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I just installed CentOS 7 on a vServer to play around with. Usually I use Debian. Since I had good results, I want to use zswap. I enabled it by putting zswap.enabled=1 zswap.compressor=lz4 in the GRUB_CMDLINE_LINUX in /etc/default/grub

But it falls back to using lzo, because the CentOS 7 Kernel doesn't have the lz4 module, it seems.

Is there any way to add this module without recompiling the whole Kernel? How would this work? Great would be some way to automate it on kernel updates, but that's not that important. (I only install updates manually and without the lz4 and lz4_compress modules nothing breaks, zswap just falls back to lzo)

I want to stay as close as possible to using the package manager. A yum upgradeshould still patch all fixed bugs.

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  • Hmmm....if this were any sort of production system, I'd be adding more memory instead of doing this.
    – mdpc
    Sep 3 '14 at 16:55
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    It is not. Also no matter how much RAM, from my experience zswap is still faster than even swapping to a SSD. Also I have that enabled on a few production machines (Debian Wheezy) without problems. Sep 4 '14 at 9:40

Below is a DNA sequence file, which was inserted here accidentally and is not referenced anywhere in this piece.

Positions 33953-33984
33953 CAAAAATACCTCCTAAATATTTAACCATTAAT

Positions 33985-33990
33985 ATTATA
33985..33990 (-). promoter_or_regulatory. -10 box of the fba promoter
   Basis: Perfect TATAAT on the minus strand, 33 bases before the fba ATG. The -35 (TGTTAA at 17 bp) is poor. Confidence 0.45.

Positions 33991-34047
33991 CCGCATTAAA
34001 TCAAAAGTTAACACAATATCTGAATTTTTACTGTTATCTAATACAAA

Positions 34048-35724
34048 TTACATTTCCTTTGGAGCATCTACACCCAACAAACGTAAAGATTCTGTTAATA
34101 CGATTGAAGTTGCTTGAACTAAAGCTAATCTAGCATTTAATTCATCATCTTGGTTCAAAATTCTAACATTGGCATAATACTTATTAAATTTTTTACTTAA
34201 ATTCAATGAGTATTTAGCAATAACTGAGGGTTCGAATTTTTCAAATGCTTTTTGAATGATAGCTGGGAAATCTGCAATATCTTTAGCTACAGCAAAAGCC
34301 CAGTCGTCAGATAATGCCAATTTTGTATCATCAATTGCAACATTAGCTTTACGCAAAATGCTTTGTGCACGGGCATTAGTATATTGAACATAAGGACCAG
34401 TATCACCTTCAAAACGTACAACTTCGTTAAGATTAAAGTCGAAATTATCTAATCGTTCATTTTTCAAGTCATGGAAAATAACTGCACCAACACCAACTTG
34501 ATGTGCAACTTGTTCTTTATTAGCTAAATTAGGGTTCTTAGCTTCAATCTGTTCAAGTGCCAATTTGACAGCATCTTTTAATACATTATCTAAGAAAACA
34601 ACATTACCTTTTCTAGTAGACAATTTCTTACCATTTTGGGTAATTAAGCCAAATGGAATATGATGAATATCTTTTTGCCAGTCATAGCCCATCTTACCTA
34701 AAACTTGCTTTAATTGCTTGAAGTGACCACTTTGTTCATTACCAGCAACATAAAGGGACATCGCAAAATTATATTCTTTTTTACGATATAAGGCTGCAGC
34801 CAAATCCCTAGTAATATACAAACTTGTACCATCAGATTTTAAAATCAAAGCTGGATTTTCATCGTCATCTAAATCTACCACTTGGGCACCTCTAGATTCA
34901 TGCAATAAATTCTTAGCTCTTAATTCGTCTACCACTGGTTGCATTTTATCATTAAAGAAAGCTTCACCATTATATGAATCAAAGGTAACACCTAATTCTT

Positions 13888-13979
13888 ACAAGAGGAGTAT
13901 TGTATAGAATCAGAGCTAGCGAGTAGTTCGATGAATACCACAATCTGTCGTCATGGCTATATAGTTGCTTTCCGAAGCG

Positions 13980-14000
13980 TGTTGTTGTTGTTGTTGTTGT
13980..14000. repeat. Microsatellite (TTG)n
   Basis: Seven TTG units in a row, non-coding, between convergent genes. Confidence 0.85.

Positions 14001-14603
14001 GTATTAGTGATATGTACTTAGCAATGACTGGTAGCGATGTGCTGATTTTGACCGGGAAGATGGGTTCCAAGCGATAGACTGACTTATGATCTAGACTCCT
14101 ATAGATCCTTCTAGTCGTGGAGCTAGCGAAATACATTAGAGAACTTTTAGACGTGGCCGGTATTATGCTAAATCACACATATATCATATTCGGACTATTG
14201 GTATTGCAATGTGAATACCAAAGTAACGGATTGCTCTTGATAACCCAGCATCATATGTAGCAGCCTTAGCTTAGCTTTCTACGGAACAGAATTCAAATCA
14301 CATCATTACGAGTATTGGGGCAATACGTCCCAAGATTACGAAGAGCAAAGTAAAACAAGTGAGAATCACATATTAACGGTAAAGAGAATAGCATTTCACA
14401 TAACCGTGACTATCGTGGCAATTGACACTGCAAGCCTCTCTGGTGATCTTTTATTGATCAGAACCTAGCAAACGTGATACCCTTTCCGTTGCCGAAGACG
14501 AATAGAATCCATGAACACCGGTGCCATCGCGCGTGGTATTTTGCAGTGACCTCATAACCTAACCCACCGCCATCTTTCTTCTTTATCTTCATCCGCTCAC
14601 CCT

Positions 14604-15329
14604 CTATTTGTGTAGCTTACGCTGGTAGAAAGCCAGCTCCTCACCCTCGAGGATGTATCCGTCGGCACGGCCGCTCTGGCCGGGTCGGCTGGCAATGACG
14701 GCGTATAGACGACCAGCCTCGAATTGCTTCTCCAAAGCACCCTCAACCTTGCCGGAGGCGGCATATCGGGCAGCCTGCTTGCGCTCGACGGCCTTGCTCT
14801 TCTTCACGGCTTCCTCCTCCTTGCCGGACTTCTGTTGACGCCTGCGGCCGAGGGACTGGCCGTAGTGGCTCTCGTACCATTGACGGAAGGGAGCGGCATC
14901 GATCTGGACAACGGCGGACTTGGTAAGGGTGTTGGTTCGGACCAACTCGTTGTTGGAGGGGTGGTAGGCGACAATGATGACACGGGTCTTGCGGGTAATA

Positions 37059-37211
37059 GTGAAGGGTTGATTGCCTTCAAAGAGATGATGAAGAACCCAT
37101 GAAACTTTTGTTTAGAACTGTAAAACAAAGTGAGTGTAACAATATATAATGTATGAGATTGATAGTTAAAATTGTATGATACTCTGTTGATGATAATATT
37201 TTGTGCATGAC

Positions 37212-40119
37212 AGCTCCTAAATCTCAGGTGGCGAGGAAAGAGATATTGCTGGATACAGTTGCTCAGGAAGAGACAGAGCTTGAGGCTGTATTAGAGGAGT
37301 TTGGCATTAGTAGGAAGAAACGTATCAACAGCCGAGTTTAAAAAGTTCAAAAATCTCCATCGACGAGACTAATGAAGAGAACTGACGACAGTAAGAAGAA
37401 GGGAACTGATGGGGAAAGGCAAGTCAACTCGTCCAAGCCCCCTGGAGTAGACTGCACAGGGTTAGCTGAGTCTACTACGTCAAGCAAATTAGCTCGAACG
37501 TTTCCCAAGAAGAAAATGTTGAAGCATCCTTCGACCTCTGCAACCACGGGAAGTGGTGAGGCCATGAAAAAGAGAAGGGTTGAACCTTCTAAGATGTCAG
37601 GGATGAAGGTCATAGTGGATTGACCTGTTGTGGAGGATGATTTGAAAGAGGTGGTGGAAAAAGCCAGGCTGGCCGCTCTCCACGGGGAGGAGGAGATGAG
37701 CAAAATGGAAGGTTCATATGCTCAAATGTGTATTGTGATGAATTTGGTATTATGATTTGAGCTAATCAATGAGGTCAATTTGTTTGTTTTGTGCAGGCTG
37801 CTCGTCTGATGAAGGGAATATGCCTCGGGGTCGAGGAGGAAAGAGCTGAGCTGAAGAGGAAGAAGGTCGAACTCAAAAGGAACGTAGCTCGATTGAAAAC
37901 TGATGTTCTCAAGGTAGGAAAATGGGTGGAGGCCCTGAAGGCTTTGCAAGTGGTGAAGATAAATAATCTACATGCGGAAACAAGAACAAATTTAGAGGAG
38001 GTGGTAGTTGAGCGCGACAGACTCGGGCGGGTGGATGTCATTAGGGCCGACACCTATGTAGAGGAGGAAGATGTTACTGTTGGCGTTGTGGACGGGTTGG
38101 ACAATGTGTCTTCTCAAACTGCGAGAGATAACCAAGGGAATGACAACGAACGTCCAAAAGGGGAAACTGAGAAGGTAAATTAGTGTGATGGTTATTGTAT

• Point being to avoid swapping in the first place....swapping bad.
    – mdpc
    Sep 4 '14 at 15:25
  • @mdpc While this would be ideal, it is not always possible. I find zswap, or using zram as a swap device to be especially useful on virtual machines with SAN storage due to the alternative of vastly slower disk access. I am very much looking forward to zcache.
    – Phizes
    Dec 30 '14 at 12:08
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I have not personally used it, but DKMS is (to me) the most viable solution, as I was looking for the solution to a similar issue of compiling a module on kernel upgrade.

And the relevant CentOS documentation on building ones own kernel modules.

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